New Firms/Locations
Matthew Derringer has opened Derringer Law in Indianapolis, focusing on estate planning, family law, personal injury and criminal defense.•


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  1. Especially I would like to see all the republican voting patriotic good ole boys to stop and understand that the wars they have been volunteering for all along (especially the past decade at least) have not been for God & Jesus etc no far from it unless you think George Washington's face on the US dollar is god (and we know many do). When I saw the movie about Chris Kyle, I thought wow how many Hoosiers are just like this guy, out there taking orders to do the nasty on the designated bad guys, sometimes bleeding and dying, sometimes just serving and coming home to defend a system that really just views them as reliable cannon fodder. Maybe if the Christians of the red states would stop volunteering for the imperial legions and begin collecting welfare instead of working their butts off, there would be a change in attitude from the haughty professorial overlords that tell us when democracy is allowed and when it isn't. To come home from guarding the borders of the sandbox just to hear if they want the government to protect this country's borders then they are racists and bigots. Well maybe the professorial overlords should gird their own loins for war and fight their own battles in the sandbox. We can see what kind of system this really is from lawsuits like this and we can understand who it really serves. NOT US.... I mean what are all you Hoosiers waving the flag for, the right of the president to start wars of aggression to benefit the Saudis, the right of gay marriage, the right for illegal immigrants to invade our country, and the right of the ACLU to sue over displays of Baby Jesus? The right of the 1 percenters to get richer, the right of zombie banks to use taxpayer money to stay out of bankruptcy? The right of Congress to start a pissing match that could end in WWIII in Ukraine? None of that crud benefits us. We should be like the Amish. You don't have to go far from this farcical lawsuit to find the wise ones, they're in the buggies in the streets not far away....

  2. Moreover, we all know that the well heeled ACLU has a litigation strategy of outspending their adversaries. And, with the help of the legal system well trained in secularism, on top of the genuinely and admittedly secular 1st amendment, they have the strategic high ground. Maybe Christians should begin like the Amish to withdraw their services from the state and the public and become themselves a "people who shall dwell alone" and foster their own kind and let the other individuals and money interests fight it out endlessly in court. I mean, if "the people" don't see how little the state serves their interests, putting Mammon first at nearly every turn, then maybe it is time they wake up and smell the coffee. Maybe all the displays of religiosity by American poohbahs on down the decades have been a mask of piety that concealed their own materialistic inclinations. I know a lot of patriotic Christians don't like that notion but I entertain it more and more all the time.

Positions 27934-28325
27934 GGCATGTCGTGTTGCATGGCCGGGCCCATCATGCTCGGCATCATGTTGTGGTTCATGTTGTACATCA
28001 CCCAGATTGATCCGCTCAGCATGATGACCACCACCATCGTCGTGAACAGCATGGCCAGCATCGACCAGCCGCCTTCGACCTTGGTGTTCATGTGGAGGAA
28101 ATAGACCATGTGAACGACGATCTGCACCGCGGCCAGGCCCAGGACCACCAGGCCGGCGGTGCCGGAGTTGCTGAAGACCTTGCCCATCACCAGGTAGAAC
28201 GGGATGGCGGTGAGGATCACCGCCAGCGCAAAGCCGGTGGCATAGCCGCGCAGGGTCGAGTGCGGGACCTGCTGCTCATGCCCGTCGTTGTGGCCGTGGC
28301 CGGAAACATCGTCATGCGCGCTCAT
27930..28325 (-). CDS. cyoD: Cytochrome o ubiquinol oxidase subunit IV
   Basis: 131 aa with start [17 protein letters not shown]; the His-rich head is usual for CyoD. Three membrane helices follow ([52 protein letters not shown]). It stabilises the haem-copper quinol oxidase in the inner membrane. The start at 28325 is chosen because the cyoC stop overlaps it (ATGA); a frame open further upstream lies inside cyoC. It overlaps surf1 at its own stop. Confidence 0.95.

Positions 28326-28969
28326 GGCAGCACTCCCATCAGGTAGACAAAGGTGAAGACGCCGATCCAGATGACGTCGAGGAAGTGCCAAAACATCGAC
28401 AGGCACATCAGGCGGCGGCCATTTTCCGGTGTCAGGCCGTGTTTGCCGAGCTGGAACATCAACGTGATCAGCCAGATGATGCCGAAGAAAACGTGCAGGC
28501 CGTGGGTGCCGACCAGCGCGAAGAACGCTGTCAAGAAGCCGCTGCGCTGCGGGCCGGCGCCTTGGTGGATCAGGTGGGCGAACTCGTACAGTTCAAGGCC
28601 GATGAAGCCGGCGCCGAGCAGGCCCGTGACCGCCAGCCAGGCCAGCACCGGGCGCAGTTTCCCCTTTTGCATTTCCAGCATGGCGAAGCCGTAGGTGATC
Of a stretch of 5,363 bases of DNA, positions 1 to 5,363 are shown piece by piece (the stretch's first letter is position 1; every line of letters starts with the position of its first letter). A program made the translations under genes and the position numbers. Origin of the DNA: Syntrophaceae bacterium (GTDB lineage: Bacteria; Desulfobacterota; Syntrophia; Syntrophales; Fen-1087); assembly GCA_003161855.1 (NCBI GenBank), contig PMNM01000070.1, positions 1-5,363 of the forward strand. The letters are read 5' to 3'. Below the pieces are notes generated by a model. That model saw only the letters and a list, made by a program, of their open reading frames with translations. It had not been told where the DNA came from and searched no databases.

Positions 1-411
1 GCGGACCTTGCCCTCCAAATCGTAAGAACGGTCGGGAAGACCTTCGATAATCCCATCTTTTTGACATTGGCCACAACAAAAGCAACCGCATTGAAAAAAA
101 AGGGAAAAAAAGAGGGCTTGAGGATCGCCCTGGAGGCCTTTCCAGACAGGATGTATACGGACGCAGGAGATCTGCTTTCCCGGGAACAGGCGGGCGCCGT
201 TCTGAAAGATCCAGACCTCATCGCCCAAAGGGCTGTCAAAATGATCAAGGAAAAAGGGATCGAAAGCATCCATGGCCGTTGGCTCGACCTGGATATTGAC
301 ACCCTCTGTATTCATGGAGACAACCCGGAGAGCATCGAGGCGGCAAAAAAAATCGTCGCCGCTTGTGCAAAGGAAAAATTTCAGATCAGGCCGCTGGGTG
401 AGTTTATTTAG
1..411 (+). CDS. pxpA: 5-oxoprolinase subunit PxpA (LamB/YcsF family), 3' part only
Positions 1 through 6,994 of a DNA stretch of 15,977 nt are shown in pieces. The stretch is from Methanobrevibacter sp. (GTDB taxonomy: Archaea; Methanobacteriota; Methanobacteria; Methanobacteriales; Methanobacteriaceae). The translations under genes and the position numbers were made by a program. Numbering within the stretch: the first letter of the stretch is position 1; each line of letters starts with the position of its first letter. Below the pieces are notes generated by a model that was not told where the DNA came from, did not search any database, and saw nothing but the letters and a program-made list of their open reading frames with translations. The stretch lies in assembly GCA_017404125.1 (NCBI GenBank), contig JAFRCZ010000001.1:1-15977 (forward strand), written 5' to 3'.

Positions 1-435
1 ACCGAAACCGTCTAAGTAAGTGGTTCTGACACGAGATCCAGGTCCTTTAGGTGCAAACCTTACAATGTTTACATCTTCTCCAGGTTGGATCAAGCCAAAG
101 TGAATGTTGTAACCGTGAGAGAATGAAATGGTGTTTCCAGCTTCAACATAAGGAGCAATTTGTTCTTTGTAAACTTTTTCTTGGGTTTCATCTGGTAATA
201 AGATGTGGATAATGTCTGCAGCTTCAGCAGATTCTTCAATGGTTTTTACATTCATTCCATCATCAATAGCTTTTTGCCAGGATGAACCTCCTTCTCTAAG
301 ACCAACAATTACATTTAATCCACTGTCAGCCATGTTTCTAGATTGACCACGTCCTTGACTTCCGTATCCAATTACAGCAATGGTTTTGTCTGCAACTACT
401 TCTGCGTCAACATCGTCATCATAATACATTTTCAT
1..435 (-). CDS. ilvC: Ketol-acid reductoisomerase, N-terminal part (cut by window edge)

3. If I were a judge (and I am not just a humble citizen) I would be inclined to make a finding that there was no real controversy and dismiss them. Do we allow a lawsuit every time someone's feelings are hurt now? It's preposterous. The 1st amendment has become a sword in the hands of those who actually want to suppress religious liberty according to their own backers' conception of how it will serve their own private interests. The state has a duty of impartiality to all citizens to spend its judicial resources wisely and flush these idiotic suits over Nativity Scenes down the toilet where they belong... however as Christians we should welcome them as they are the very sort of persecution that separates the sheep from the wolves.

  4. What about the single mothers trying to protect their children from mentally abusive grandparents who hide who they truly are behind mounds and years of medication and have mentally abused their own children to the point of one being in jail and the other was on drugs. What about trying to keep those children from being subjected to the same abuse they were as a child? I can understand in the instance about the parent losing their right and the grandparent having raised the child previously! But not all circumstances grant this being OKAY! some of us parents are trying to protect our children and yes it is our God given right to make those decisions for our children as adults!! This is not just black and white and I will fight every ounce of this to get denied

  5. Mr Smith the theory of Christian persecution in Indiana has been run by the Indiana Supreme Court and soundly rejected there is no such thing according to those who rule over us. it is a thought crime to think otherwise.